The treat was patented by Christian Kent Nelson of Ohio and his business partner Russell C. Stover in 1922, according to Smithsonian Magazine. …

Click here to read the full article from the L.A. Times.

L.A. County March Voting Flaws Detailed

The delays and long lines that marred voting in Los Angeles County’s March 3 primary election were due largely to a key component of the county’s new $300-million electronic voting system, which was designed to check in voters at polling places but was hampered by slow digital communication links, according to a recent report by the county.

The highly-anticipated voting system, the first major changes in the county’s voting process in more than a decade, relied on electronic poll books to register voters at centers across the region. But the poll books, the digital equivalent of paper voter rolls used at traditional polling places, suffered from major delays due to network and capacity issues, according to the report by the the Los Angeles County Registrar’s Office.

The delays left thousands of voters frustrated, and the problems were compounded by election workers who lacked the authority and training to address the issues. …

Click here to read the full article from the L.A. Times.

6,000 Beds Slated to Clear Los Angeles Freeway Camps

After frenzied weeks of negotiating, the city and county of Los Angeles announced an agreement Thursday to create 5,300 beds for homeless people over the next 10 months, rising to 6,000 over a year and a half.

The beds will be provided to comply with a court order issued last month by U.S. District Judge David O. Carter that requires city, county and homelessness officials to provide space in shelters or alternative housing for the 6,000 to 7,000 county residents living near freeway overpasses, underpasses and ramps.

The two parties had previously been at loggerheads over how to fund a plan to help these people after the judge raised concerns about the health risks of constantly breathing vehicle emissions. …

Click here to read the full article from the L.A. Times.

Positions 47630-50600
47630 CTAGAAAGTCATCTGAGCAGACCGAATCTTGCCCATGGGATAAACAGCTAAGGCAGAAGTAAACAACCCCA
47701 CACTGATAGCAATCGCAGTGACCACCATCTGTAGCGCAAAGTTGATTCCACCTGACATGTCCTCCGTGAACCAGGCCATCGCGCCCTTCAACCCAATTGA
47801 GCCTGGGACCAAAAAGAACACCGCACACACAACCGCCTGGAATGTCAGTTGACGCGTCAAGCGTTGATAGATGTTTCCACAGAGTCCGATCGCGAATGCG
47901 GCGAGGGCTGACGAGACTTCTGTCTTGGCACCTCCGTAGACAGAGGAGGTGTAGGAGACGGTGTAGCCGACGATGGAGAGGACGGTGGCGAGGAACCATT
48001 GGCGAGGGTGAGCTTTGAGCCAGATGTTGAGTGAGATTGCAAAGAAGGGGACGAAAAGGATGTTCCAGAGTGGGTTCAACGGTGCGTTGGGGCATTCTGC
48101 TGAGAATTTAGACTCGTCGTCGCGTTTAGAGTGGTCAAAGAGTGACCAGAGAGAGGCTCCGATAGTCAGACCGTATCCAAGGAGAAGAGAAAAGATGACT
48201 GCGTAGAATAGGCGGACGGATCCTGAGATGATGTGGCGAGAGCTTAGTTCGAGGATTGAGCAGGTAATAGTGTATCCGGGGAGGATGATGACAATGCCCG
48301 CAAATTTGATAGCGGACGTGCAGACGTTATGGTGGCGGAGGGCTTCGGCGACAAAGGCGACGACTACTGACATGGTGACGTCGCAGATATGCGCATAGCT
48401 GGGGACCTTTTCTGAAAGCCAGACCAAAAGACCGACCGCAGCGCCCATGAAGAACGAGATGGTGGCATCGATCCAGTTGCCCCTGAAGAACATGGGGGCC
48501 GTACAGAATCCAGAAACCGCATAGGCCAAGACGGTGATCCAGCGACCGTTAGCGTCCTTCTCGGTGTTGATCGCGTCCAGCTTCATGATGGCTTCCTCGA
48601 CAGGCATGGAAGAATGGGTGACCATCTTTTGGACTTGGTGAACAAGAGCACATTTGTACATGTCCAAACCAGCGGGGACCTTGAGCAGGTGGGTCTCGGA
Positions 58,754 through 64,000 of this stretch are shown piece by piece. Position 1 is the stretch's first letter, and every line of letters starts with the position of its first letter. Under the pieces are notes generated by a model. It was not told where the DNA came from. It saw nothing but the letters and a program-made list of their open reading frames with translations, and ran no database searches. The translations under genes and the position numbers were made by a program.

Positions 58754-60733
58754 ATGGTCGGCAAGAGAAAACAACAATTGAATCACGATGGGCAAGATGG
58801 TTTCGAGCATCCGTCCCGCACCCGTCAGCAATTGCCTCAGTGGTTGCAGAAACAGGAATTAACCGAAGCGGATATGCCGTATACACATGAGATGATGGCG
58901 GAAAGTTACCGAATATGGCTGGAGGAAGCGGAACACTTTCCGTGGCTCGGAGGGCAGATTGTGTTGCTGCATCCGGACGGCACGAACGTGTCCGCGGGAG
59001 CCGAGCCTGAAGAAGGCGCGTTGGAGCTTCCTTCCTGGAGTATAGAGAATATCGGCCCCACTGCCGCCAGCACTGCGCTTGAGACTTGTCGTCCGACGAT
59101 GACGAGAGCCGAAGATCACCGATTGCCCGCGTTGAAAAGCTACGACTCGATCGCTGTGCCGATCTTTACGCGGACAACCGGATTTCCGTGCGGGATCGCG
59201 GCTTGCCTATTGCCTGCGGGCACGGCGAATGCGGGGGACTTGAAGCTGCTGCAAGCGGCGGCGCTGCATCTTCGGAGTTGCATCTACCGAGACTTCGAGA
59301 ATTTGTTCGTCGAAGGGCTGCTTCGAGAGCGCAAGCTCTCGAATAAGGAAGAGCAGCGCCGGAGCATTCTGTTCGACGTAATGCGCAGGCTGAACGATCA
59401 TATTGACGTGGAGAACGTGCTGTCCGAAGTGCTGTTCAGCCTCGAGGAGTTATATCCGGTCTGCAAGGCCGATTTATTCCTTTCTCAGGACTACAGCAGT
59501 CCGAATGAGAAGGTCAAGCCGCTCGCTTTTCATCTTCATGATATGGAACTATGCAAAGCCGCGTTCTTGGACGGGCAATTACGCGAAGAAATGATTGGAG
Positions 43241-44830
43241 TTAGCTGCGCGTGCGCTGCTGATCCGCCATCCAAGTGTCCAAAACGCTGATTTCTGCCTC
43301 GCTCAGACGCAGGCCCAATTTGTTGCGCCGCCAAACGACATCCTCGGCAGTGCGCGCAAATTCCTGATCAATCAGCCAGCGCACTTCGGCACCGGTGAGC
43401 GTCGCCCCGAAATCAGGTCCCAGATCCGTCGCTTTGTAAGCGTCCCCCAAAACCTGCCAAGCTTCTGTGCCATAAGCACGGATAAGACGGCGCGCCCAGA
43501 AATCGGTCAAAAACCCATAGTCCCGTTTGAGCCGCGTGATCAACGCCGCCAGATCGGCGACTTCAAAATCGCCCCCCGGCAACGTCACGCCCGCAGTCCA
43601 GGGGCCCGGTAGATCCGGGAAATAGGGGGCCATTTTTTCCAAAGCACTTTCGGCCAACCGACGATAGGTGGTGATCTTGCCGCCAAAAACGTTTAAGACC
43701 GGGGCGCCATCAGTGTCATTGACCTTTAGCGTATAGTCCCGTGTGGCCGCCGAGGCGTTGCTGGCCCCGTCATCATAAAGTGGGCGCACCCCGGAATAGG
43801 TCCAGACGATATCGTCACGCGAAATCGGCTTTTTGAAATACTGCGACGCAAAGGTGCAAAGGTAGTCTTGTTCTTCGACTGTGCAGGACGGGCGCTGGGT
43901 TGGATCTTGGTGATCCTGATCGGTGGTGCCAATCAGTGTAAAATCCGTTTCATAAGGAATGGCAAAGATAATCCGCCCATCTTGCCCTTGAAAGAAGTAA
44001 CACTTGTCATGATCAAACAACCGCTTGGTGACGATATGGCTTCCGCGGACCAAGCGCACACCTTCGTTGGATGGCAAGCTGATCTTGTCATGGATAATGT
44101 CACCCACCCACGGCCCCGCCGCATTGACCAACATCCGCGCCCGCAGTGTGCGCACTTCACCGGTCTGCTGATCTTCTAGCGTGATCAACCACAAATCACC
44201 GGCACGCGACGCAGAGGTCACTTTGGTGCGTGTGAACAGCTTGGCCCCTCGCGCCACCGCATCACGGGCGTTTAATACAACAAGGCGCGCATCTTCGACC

Groups clash in Orange County over mask requirements

A small group opposed to Orange County’s relaxed rules on face coverings amid the COVID-19 pandemic was met Tuesday by a much louder crowd intent on drowning out their message.

About 25 Orange County union leaders gathered on the steps of the county administration building to call on health officials to reinstate an order requiring that residents wear masks when conducting essential business.

Five speakers tried to discuss the necessity of face coverings during a gathering organized by the Orange County Labor Federation, a group representing about 90 local unions, including healthcare workers, grocery employees and first responders. …

Click here to read the full article from the L.A. Times.

California Coronavirus Hospitalizations Rising, Jeopardizing More Reopenings

Health officials have said that the public needs to look beyond the rising number of coronavirus cases in California and focus on whether hospitalizations are increasing as a sign that reopening the economy is leading to new outbreaks.

Statewide, coronavirus hospitalizations have been relatively flat for the last six weeks, even as officials have allowed myriad businesses to open their doors and people begin to resume old routines.

But in some parts of California, hospitalizations are again on the rise — and if the trend continues, it could force officials to slow the pace of reopenings.

Click here to read the full article from the L.A. Times.

Fort Bragg considers getting rid of Confederate general’s name

The nationwide protests over police racism and brutality have forced city officials in the historic city of Fort Bragg to face up to the ugly history of its namesake, Confederate Gen. Braxton Bragg, who enslaved more than 100 people.

The City Council in the rugged coastal hamlet agreed to consider scheduling a vote next week on a name change after 50 to 60 requests came in over the past two weeks accusing the Mendocino County enclave of glorifying a racist traitor by using his last name.

The idea is likely to cause a ruckus at the city’s first live public meeting since the COVID-19 shelter-at-home order was lifted. …

Click here to read the full article from the San Francisco Chronicle.